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By: W. Chris Sponenberg, Vice President
Long lines at airports, time-consuming security checks, and frequent luggage searches, make many aspects of air travel inconvenient at best. If only you owned a private jet.
Now you can. There's a new wave of corporate jet setters - no longer just the rich and famous. Businesspeople and even large, frequently vacationing families are finding there's a more convenient, and even less costly, way to travel.
It's called "fractional share ownership" of an airplane and it works like a time share. You make an initial investment in an aircraft, such as one-eighth ownership, plus pay a monthly fee for maintenance and gas expenses. Then whenever you need to fly, you have an airplane at your beck-and-call.
The convenience factor reaches farther than intrusive security checks. For example, smaller business jets used in fractional share transactions land at over 5,000 airports nationwide - compared to only 500 patronized by commercial airlines. Not to mention the perks of direct flights, no lines, and less congested airports.
Running late? The plane won't leave without you. You can even book a flight on short notice; often in as little as hours. And if one of the other fractional owners has booked your aircraft for the same time, many companies will offer you use of another plane in their fleet.
Unlike commercial planes, a personal jet provides seats in which you can stretch out. No climbing over disgruntled passengers to get to your window seat. And many fractional aircraft programs cater to client needs by serving their favorite snacks and meals.
While we often hear of downed small aircraft, most of those accidents involve chartered flights - generally regarded as having less consistent safety records than either fractionals or large commercial airplanes. In fact, the National Business Aviation Association, Inc. claims that, when only turbine-powered corporate/executive operations are considered, business aviation has one of the safest records of all modes of transportation, including airlines.
While time sharing an airplane is a luxury of wealth, it can offer a cost-effective alternative to commercial airline rates. If you're used to paying top dollar, not planning far in advance, and have a large family or entourage, odds are good you can come out ahead with fractional ownership.
Upfront buy-in costs can run anywhere from $300,000 to $47 million. For the sake of comparison, say you purchase a one-eighth share for $1.5 million. If you prorate that cost and add in monthly maintenance and hourly fees of around $1,600, your time share might run about $13,000 per flight time hour. Compare that to about $3,000 for a first-class cross country commercial ticket. Sound pricey? Not if your party includes six people. Six passengers at $3,000 each tips the scale at $18,000 for commercial airfare. If you and your family, friends, or associates fly often enough, fractional ownership rates can curve to your favor.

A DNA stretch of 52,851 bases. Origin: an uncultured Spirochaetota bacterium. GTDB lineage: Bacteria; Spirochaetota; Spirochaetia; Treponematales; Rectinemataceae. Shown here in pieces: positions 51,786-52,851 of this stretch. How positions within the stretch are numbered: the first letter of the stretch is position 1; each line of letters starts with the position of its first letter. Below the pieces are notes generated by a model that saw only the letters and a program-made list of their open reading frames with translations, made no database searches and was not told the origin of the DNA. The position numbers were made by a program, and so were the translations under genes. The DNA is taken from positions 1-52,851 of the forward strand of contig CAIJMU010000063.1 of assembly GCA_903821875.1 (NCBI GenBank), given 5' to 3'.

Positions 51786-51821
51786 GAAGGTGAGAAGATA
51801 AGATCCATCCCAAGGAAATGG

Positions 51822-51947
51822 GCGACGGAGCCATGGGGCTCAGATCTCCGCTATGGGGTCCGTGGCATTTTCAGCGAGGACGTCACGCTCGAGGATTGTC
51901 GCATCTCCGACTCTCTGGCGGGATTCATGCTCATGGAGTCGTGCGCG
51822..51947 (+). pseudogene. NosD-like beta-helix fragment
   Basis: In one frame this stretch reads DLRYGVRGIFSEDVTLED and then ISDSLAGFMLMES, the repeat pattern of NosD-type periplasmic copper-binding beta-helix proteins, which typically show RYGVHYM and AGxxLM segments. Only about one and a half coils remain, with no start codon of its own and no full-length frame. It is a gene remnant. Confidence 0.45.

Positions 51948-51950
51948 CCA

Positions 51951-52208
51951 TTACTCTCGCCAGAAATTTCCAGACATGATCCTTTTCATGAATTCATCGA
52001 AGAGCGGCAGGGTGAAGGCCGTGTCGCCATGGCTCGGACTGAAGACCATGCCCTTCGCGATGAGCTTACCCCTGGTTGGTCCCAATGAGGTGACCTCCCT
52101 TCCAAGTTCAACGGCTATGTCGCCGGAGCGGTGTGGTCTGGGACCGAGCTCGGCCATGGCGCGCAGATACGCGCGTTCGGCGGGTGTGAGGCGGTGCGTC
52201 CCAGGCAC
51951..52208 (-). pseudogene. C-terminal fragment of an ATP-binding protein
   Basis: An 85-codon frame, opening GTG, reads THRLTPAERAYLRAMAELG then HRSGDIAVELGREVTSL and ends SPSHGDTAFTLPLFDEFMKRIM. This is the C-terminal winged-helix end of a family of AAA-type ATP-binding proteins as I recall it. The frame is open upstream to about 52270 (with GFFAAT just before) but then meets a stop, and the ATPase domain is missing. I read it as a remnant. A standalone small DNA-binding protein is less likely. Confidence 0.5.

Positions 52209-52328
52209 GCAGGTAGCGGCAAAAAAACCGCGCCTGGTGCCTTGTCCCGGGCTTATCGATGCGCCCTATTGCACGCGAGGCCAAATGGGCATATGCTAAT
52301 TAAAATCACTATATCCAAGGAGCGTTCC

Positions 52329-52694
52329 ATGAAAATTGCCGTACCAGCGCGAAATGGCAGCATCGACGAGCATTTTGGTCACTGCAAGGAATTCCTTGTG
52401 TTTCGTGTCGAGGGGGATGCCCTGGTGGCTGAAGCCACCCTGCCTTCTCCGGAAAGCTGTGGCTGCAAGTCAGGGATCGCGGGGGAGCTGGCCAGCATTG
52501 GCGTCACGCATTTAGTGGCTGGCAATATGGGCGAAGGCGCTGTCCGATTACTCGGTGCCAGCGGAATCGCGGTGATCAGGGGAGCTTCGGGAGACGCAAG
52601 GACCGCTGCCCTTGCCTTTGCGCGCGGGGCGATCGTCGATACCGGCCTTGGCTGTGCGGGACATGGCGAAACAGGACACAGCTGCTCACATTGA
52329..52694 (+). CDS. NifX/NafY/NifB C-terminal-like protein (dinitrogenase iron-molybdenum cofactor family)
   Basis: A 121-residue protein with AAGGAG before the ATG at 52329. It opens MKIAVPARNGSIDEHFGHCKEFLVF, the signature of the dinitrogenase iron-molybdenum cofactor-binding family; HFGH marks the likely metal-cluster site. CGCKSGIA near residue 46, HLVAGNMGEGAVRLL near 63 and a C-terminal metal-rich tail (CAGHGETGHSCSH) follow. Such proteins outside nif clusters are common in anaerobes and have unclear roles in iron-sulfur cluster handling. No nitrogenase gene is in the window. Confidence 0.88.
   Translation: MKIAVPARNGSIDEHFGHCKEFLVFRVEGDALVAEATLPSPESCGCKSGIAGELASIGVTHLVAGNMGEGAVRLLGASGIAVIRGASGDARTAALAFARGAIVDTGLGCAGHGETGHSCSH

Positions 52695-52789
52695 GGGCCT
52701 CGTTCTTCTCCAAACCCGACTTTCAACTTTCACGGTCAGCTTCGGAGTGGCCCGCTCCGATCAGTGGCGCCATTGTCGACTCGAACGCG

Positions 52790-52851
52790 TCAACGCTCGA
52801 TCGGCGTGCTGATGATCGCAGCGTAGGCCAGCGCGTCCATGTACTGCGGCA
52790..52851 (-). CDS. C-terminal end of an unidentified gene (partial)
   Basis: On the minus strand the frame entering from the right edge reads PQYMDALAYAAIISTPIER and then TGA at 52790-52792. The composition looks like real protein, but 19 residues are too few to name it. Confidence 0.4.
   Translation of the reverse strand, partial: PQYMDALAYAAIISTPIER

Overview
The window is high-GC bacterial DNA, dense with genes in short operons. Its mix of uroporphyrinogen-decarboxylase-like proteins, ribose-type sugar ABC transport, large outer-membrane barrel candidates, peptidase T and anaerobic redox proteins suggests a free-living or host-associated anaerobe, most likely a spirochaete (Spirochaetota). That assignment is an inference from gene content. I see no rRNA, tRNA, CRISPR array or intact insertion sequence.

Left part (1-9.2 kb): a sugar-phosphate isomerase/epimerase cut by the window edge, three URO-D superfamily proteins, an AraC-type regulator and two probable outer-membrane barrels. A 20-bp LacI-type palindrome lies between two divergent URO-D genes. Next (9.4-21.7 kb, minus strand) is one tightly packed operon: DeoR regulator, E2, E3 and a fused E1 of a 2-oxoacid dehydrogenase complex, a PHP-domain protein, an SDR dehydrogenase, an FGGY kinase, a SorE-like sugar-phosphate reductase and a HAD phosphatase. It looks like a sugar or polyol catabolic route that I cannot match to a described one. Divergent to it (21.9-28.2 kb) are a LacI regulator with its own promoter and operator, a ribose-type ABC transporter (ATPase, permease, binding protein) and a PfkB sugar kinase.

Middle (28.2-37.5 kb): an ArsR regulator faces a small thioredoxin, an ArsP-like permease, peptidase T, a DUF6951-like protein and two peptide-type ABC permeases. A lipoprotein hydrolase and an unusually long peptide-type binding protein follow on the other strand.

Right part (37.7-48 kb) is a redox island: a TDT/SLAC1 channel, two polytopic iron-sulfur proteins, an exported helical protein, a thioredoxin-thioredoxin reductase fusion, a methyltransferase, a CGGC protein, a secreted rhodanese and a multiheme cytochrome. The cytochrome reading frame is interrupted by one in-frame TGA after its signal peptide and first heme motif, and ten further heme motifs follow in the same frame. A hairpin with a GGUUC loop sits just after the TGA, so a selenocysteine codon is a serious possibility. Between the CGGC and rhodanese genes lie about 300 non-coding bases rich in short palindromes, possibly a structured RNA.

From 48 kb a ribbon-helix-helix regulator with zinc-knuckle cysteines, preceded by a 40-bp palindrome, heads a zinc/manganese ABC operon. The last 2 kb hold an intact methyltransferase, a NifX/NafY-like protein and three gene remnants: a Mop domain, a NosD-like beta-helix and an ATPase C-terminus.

The typical fractional share contract runs for five years, comprising anywhere from 50 to 400 flying hours a year. After the contract period, you can sell your share and recoup much of the cost - minus depreciation - of your investment. And if you use the airplane for business, you may be able to deduct the depreciation from your income taxes.
With today's busy pace in which time counts as a commodity, the trend towards fractional aircraft purchases has taken off. Small wonder: it sure beats sharing time in crowded airports.
Updated: January 1, 2013
This article is for informational purposes only and is not intended as an offer or solicitation for the sale of any financial product or service or as a determination that any investment strategy is suitable for a specific investor. Investors should seek financial advice regarding the suitability of any investment strategy based on their objectives, financial situations, and particular needs. This article is not designed or intended to provide financial, tax, legal, accounting, or other professional advice since such advice always requires consideration of individual circumstances. If professional advice is needed, the services of a professional advisor should be sought.
© 2013 Wilmington Trust Corporation.